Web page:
All About Buying a Short Sale Property

Whether you are a first-time homebuyer or a seasoned real estate professional looking to add to your portfolio, buying short-sale homes can be a lucrative way to move into home ownership. Short sales, often also known as “distress sales” can be a way to build instant equity in your new home – but they come with their own set of risks and potential costs. Some of these potential costs may be unknown or hard-to-impossible to estimate at time of purchase, making some short sales a risky option for buyers who don’t have a lot of cash on hand, or access to liquid equity.

What is a short sale or distress property sale?

A short sale occurs when a home owner defaults on their mortgage and enters the foreclosure or pre-foreclosure process. It is called a “short sale” because the bank/mortgage lien holder will come up “short” on the sale: the net proceeds from selling the home will be less than the mortgage currently owed on the home. In short sales, banks are looking to unload properties at a loss, but before they progress further down the foreclosure process, which can ultimately cost the lender even more money.

Some short sale homes are sold in immaculate condition, similar to traditional home sales. Others unfortunately, are sold in conditions that will require (sometimes extensive and expensive) repairs. When homeowners are unable or unwilling to pay their mortgage payment each month, the risk that they also cannot or will not pay to repair their property rises. This is why short sales can be risky – you don’t always know the condition of the home when you buy it and have little to no leverage to require the seller (in this case the bank) to make repairs.

How much can you save buying a short sale home?

According to a recent report by the National Association of Realtors, short sales homes were discounted about 10% off listing price, although for some homes in some markets, the discount on a short sale is significantly higher.

Who sets the asking price on a short sale property – who will I negotiate over asking price with?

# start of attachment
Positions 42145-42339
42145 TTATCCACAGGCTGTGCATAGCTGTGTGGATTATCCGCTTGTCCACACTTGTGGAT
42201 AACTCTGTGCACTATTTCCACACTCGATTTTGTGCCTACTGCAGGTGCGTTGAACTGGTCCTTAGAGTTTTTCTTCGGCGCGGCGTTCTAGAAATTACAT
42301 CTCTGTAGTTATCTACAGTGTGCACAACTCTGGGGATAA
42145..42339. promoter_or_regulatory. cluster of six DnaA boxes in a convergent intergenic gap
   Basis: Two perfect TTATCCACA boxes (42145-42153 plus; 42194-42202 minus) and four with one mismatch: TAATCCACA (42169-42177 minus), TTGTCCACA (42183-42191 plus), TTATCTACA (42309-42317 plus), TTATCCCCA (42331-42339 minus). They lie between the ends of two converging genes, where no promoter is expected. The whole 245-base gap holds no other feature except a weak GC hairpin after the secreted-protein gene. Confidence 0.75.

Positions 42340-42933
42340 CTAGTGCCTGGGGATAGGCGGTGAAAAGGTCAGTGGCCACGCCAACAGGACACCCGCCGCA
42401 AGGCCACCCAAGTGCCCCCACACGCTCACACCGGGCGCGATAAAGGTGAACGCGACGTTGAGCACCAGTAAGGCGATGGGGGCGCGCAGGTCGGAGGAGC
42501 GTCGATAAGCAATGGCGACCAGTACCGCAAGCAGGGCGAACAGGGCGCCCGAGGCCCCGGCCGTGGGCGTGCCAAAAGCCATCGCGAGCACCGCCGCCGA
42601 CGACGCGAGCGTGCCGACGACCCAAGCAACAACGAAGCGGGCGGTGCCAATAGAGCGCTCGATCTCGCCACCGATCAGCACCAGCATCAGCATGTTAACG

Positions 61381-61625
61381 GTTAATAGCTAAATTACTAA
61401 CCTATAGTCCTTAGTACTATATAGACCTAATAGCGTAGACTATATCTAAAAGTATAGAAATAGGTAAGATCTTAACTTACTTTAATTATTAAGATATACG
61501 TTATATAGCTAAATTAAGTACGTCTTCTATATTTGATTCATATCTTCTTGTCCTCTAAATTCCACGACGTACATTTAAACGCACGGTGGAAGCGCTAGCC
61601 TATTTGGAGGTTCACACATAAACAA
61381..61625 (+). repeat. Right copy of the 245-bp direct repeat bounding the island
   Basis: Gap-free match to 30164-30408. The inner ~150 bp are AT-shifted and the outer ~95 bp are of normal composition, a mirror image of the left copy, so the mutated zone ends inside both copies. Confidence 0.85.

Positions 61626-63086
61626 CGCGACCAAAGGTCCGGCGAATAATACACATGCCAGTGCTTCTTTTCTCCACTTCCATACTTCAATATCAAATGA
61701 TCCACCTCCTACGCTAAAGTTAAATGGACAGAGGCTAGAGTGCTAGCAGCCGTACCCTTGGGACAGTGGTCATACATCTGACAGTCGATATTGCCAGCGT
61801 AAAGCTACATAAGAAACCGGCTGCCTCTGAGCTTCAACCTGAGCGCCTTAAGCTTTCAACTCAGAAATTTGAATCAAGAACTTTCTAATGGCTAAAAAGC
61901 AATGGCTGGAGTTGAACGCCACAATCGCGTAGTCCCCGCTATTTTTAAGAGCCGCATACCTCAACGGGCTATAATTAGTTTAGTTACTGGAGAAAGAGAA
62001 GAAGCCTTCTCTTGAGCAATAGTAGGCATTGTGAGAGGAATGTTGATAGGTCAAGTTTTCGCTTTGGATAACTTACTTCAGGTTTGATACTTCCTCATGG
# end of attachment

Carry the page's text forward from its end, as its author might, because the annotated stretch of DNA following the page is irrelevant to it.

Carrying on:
In a typical or traditional home sale, the homeowner sets the asking price of the home and also negotiates offers received, regardless of whether or not there is a mortgage on the property. In a short sale, the homeowner does not set the sale price of the home, the bank does. This is because the bank owns the home and the bank stands to lose money on the short sale. How much money the bank is willing to lose will vary from short sale to short sale; a realtor with experience with short sales should be able to give you better information about the short sale home you are considering making an offer on.

It can be hard to know how low a bank will go on a short sale – some banks price their short sales right at the bottom amount they will accept and so you must decide whether or not you are comfortable with their asking/set price and whether you determine that price and home to be a good deal for you. Other banks and lenders will list short sales at very low prices, hoping to attract more prospective buyers and ideally, a bidding war which will drive up the offers on the property.

How long does the short sale buying process work and what’s different about it as compared to traditional home sales?

Although short sale closing timelines can move as quickly as traditional home sale closings, you also shouldn’t be surprised if 90 or even 120 days pass between when you submit an offer to a bank and when you ultimately close on the home.

Additionally, one of the biggest differences with buying a short sale as compared to a traditional home sale is that the buyer has little leverage to ask the seller for concessions, like having the seller cover the buyer’s closing costs or requiring the seller to make certain property improvements before sale. Because the bank is already losing money on the deal they are not likely to entertain requests for additional concessions.

That said, buying a short sale property can be an excellent way to get into home ownership – especially if you are handy and can do repairs that a property may need yourself. Short sales offer the opportunity to get great deals on homes and allow buyers to build home equity quickly.

If you are thinking about purchasing a short sale home, either to live in or to flip or to turn into an investment property, we recommend working with an experienced short sale realtor and lender. Short sales can come with considerable red tape and working with an experienced short sale real estate professional who can cut through that red tape can save you time, headache and money in the long run.